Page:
Debbie Reynold's Death Puts Spotlight on 'Broken Heart Syndrome'
The actress, 84, died a day after daughter Carrie Fisher passed away; doctors say stress may have contributed
By E.J. Mundell
THURSDAY, Dec. 29, 2016 (HealthDay News) -- A stroke claimed the life of actress Debbie Reynolds, 84, on Wednesday -- just a day after her daughter Carrie Fisher died from a heart attack.
Reynold's son, Todd Fisher, told the Associated Press that the stress of losing her daughter may have been a contributing factor in his mother's death.
Now, doctors familiar with such cases agree that so-called "broken heart syndrome" might have played a role.
"Lots of times I hear a causal mention of someone dying of a 'broken heart,' but what many don't know is that 'broken heart syndrome' is a real medical condition," said Dr. Matthew Lorber, a psychiatrist at Lenox Hill Hospital in New York City.
Lorber wasn't on Reynolds' medical team, but he said the syndrome is a familiar one for many physicians.
"Broken heart syndrome refers to the consequences of the heart being exposed to a surge of stress hormones triggered by a major stressor," he explained. "It is most commonly seen in women 50 or older."
"When the stress hormones hit the heart it can cause arrhythmias [a temporary irregular heart rate], angina [severe chest pain], shortness of breath and intense changes in blood pressure," Lorber said.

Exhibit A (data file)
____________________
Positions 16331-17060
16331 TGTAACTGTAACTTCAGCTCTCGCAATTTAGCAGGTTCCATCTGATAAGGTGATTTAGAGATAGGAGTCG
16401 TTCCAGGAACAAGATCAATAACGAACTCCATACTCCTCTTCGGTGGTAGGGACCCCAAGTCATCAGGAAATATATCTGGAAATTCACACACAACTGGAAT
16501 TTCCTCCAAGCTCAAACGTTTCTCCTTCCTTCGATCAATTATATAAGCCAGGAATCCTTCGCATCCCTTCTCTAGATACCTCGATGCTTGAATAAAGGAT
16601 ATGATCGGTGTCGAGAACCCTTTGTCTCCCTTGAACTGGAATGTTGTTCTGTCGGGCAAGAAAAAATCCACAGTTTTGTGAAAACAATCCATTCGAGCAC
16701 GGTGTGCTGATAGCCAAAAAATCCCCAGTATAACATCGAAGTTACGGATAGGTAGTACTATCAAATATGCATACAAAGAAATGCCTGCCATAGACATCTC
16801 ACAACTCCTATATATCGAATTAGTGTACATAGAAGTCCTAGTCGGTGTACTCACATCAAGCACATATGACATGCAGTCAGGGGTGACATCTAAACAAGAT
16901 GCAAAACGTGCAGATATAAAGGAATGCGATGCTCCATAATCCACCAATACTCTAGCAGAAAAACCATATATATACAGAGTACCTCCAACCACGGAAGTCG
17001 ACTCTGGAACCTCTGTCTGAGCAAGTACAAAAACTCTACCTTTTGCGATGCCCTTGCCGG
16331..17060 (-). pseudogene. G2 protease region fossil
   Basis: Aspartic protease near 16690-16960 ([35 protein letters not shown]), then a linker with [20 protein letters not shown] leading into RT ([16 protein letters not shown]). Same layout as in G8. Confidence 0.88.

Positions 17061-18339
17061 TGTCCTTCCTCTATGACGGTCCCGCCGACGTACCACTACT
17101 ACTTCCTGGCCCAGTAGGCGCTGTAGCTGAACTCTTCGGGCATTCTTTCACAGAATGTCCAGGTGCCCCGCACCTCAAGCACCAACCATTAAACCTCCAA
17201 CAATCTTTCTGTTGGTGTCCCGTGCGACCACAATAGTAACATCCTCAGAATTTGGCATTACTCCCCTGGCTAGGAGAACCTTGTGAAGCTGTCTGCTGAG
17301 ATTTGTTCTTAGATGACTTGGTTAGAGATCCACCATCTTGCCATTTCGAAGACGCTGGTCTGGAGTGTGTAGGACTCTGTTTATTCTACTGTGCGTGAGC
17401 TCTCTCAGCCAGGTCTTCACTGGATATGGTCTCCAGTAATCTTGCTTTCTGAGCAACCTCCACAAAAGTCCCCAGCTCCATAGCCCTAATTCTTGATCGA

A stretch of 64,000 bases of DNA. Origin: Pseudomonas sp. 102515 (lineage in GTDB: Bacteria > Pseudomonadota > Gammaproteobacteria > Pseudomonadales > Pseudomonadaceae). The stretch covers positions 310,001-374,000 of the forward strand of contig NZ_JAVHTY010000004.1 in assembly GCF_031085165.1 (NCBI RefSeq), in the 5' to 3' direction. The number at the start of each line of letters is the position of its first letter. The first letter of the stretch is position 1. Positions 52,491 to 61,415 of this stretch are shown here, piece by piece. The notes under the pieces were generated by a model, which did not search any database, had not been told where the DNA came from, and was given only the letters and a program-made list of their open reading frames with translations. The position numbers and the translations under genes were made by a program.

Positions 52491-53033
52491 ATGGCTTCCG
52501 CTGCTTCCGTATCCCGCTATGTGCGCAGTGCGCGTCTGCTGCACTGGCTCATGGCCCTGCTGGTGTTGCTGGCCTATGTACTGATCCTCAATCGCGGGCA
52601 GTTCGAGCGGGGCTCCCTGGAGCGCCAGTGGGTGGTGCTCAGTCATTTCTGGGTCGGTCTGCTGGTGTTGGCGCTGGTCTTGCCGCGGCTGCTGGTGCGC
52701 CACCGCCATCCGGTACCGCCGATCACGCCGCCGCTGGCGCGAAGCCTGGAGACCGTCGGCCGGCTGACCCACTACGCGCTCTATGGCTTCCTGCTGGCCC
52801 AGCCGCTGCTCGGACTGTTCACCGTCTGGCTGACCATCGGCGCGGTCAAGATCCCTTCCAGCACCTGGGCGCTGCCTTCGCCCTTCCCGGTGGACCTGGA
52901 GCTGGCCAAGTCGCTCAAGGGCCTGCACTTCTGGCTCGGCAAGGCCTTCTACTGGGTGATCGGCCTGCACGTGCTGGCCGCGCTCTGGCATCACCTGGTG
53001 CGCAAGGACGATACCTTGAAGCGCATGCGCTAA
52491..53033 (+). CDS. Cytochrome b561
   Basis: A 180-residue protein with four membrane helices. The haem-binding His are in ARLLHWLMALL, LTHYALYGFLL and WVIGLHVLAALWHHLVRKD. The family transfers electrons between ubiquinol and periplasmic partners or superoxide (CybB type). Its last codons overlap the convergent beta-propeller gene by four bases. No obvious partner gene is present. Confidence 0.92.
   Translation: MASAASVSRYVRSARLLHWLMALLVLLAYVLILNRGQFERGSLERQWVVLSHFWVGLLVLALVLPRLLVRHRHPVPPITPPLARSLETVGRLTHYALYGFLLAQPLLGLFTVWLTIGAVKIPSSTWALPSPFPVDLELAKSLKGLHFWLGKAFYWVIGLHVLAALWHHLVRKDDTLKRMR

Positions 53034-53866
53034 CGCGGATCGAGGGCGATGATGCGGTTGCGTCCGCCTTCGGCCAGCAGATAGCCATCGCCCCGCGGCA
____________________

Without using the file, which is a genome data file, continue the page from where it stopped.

For most people in the midst of a personal crisis, including a sudden bereavement, these heart conditions are temporary. Most will "have a full recovery without any permanent damage," Lorber said. But the effect in a minority of cases may be more severe.
According to the AP, Reynold's son confirmed that his mother died from a stroke after being taken to Cedars-Sinai Medical Center in Los Angeles.
"She's now with Carrie, and we're all heartbroken," Todd Fisher told the news agency. He added that he believes the stress of his sister's death "was too much" for his mother.
Carrie Fisher, best known for her iconic role as Princess Leia in the "Star Wars" movies, died Tuesday after suffering a heart attack last week on a flight from London to Los Angeles. She was 60.
On Tuesday, Reynolds had expressed gratitude to her daughter's fans on Facebook.
"Thank you to everyone who has embraced the gifts and talents of my beloved and amazing daughter. I am grateful for your thoughts and prayers that are now guiding her to her next stop," Reynolds had written.
Reynolds was best known for her roles in films produced in the 1950s and '60s, which included "Tammy" and "Singing in the Rain." She received an Oscar nomination for her starring role in the 1964 film "The Unsinkable Molly Brown."
Carrie Fisher was the daughter of Reynolds and singer Eddie Fisher. Their marriage ended when Carrie was 2, after Fisher left Reynolds for actress Elizabeth Taylor.
Sudden grief and other life crises don't have to endanger your heart health, another physician added.
Dr. Scott Krakower is a psychiatrist at Zucker Hillside Hospital in New Hyde Park, N.Y. He said that "if you suspect that you are at risk for this syndrome, you should see a medical doctor as soon as possible."
Also, "it is important to grieve appropriately and use anxiety/stress reduction techniques during this time," Krakower said. "These techniques may include deep breathing, self-soothing and utilizing mindfulness. It is important to stay on a routine, remembering to eat, and get adequate sleep."
Find out more about women's heart health at the American Heart Association.
SOURCES: Matthew Lorber, M.D., director, child and adolescent psychiatry, Lenox Hill Hospital, New York City; Scott Krakower, D.O., assistant unit chief, psychiatry, Zucker Hillside Hospital, New Hyde Park, NY; Associated Press
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